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Members Congress clinb the steps of the House of Representatives for final votes, at the Capitol in Washington D.C. © J. Scott Applewhite

American College of Surgeons Opposes the Lower Health Care Costs Act

Proposed pro-health plan legislation imposes federal payment rate setting on physicians, leading to serious consequences to the entire health care system for years to come

Published on June 21, 2019

The American College of Surgeons (ACS) opposes the Lower Health Care Costs Act of 2019, introduced by Senate Health, Education, Labor, and Pensions Committee Chairman Lamar Alexander (R-TN) and Ranking Member Patty Murray (D-WA). This legislation would utilize insurer-dictated federal payment rate setting as a go-around to addressing the root cause of surprise medical billing.

The ACS continues to support efforts to prevent patients from receiving surprise medical bills and keeping patients out of the middle.

“Surgeons do not want their patients to bear the consequences of the narrowing of networks and other gaps in insurance coverage that lead to surprise medical bills. However, the solutions should not come on the backs of the physicians caring for the patients,” said David B. Hoyt, MD, FACS, Executive Director of the American College of Surgeons.

Throughout this process, the ACS has expressed major concerns with federal rate setting as a default payment for out-of-network physicians that is benchmarked to the median in-network payment rate as included in this bill. There are various ways this idea is being applied, but no matter how it is being used, accepting an insurer-dictated, federally benchmarked rate to resolve the issue of surprise medical billing could have a profound long-term effect on all physician payment, for both in-network and out-of-network physicians.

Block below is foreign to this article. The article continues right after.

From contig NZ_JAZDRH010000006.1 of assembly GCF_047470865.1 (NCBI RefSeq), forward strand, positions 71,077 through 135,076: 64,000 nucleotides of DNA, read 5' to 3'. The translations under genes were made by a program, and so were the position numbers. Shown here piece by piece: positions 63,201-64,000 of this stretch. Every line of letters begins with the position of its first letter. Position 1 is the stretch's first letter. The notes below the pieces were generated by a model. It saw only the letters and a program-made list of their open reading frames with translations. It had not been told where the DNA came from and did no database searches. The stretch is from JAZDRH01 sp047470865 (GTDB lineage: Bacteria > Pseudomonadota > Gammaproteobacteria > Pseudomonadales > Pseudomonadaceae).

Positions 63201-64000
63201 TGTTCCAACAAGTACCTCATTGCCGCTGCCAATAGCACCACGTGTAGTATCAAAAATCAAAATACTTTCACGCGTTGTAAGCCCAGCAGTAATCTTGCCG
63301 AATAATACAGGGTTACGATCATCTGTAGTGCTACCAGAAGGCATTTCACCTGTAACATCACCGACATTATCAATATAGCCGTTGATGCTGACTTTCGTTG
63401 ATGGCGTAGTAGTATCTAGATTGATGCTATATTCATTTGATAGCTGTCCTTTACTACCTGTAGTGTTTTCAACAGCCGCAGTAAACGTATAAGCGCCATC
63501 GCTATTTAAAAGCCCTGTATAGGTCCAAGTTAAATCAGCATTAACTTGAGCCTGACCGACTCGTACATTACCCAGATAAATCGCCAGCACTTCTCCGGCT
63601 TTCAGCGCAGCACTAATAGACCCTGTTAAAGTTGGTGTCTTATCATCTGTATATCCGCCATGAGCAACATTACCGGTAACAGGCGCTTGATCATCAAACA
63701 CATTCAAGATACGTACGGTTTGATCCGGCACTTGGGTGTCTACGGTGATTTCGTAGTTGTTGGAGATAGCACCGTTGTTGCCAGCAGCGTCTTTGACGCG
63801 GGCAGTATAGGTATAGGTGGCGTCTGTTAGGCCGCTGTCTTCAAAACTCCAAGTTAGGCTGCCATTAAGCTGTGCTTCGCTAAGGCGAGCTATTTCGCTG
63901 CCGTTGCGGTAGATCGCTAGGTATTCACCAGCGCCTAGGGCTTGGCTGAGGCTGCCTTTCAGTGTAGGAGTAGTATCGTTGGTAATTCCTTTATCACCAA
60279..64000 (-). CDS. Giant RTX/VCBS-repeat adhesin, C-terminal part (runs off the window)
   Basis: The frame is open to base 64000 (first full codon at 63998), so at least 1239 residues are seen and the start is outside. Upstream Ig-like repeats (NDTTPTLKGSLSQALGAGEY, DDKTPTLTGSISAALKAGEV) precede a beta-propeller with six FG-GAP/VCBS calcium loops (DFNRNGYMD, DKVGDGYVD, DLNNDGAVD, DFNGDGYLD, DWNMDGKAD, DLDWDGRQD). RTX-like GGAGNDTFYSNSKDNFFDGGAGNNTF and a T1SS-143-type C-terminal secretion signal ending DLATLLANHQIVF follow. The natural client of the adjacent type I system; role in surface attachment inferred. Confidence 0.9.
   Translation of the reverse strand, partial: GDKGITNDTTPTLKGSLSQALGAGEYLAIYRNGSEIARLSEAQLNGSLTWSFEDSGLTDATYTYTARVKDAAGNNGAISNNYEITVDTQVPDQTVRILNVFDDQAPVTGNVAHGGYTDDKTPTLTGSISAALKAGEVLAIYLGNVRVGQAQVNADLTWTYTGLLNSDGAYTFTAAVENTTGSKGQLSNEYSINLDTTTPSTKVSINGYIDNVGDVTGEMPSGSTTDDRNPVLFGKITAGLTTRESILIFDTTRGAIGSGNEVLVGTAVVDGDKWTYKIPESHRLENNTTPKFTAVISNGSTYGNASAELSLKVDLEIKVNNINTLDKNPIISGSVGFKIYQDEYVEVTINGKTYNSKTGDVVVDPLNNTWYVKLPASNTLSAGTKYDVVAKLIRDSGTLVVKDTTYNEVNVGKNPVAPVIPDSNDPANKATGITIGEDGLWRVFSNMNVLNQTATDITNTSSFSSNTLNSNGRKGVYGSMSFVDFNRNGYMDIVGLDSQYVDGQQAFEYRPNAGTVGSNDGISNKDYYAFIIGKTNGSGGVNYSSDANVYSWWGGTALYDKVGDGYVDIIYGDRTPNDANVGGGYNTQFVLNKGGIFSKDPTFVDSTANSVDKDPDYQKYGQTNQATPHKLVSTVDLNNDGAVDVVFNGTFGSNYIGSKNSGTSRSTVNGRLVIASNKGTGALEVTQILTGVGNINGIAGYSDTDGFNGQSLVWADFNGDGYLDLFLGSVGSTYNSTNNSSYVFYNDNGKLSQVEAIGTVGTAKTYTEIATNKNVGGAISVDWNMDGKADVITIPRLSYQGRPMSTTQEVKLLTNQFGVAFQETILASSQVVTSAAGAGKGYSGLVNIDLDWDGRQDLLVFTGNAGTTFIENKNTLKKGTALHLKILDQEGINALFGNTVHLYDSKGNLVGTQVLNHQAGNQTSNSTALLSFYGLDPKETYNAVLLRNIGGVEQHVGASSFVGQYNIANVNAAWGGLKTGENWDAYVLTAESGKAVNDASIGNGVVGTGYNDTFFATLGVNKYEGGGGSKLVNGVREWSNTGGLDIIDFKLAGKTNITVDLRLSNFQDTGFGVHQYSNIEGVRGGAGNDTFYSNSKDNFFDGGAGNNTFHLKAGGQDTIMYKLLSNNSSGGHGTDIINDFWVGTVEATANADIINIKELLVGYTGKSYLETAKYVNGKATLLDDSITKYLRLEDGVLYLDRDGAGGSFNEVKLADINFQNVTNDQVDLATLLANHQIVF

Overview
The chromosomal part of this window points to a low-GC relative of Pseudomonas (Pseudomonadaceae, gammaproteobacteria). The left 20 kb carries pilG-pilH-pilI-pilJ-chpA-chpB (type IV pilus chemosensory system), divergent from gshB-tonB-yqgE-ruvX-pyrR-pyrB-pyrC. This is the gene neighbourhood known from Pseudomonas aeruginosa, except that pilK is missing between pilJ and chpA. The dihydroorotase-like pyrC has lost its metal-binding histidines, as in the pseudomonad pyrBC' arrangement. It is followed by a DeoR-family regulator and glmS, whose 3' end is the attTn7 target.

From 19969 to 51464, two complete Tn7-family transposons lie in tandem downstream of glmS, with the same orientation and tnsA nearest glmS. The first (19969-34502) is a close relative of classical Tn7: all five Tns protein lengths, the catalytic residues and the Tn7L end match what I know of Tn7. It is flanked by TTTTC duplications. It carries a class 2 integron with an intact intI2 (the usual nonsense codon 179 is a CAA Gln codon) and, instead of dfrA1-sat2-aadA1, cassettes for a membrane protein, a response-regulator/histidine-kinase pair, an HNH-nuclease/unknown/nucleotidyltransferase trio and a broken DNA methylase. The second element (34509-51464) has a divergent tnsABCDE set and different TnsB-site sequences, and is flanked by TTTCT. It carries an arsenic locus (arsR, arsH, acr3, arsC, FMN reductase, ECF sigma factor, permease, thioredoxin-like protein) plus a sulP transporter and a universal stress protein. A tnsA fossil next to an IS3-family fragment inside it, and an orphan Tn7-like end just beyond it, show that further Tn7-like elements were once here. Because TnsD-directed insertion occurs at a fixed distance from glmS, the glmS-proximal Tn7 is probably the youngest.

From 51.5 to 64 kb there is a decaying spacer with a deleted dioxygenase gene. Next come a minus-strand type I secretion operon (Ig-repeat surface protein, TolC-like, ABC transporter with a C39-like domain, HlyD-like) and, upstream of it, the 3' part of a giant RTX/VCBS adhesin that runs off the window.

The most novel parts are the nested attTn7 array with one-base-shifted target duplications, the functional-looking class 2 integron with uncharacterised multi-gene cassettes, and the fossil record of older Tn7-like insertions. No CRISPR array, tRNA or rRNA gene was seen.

The ACS is also troubled by the fact that the Lower Health Care Costs Act bypasses an independent dispute resolution (IDR) process to avoid the associated costs. The ACS believes that a viable solution to the issue of surprise billing must strike a careful balance, allowing physicians and insurers to negotiate a final payment through an IDR, while completely protecting patients from unanticipated medical bills. IDR brings both parties to the table equally. Avoiding IDR provides unfair power to the insurers. The use of IDR has proven effective in the states, particularly the New York model serving as the prime example.

The ACS believes that Congress needs to continue to work with all stakeholders to resolve the issue of surprise medical billing in a way that does not hold patients accountable.

“The ACS is asking that members of Congress carefully think through solutions like rate setting which will open the door to large scale health care reform discussions in a way that warrants much further debate. Congress should consider the large-scale consequences for the U.S. health care system as a whole before applying such sweeping solutions,” said Dr. Hoyt.

SOURCE American College of Surgeons
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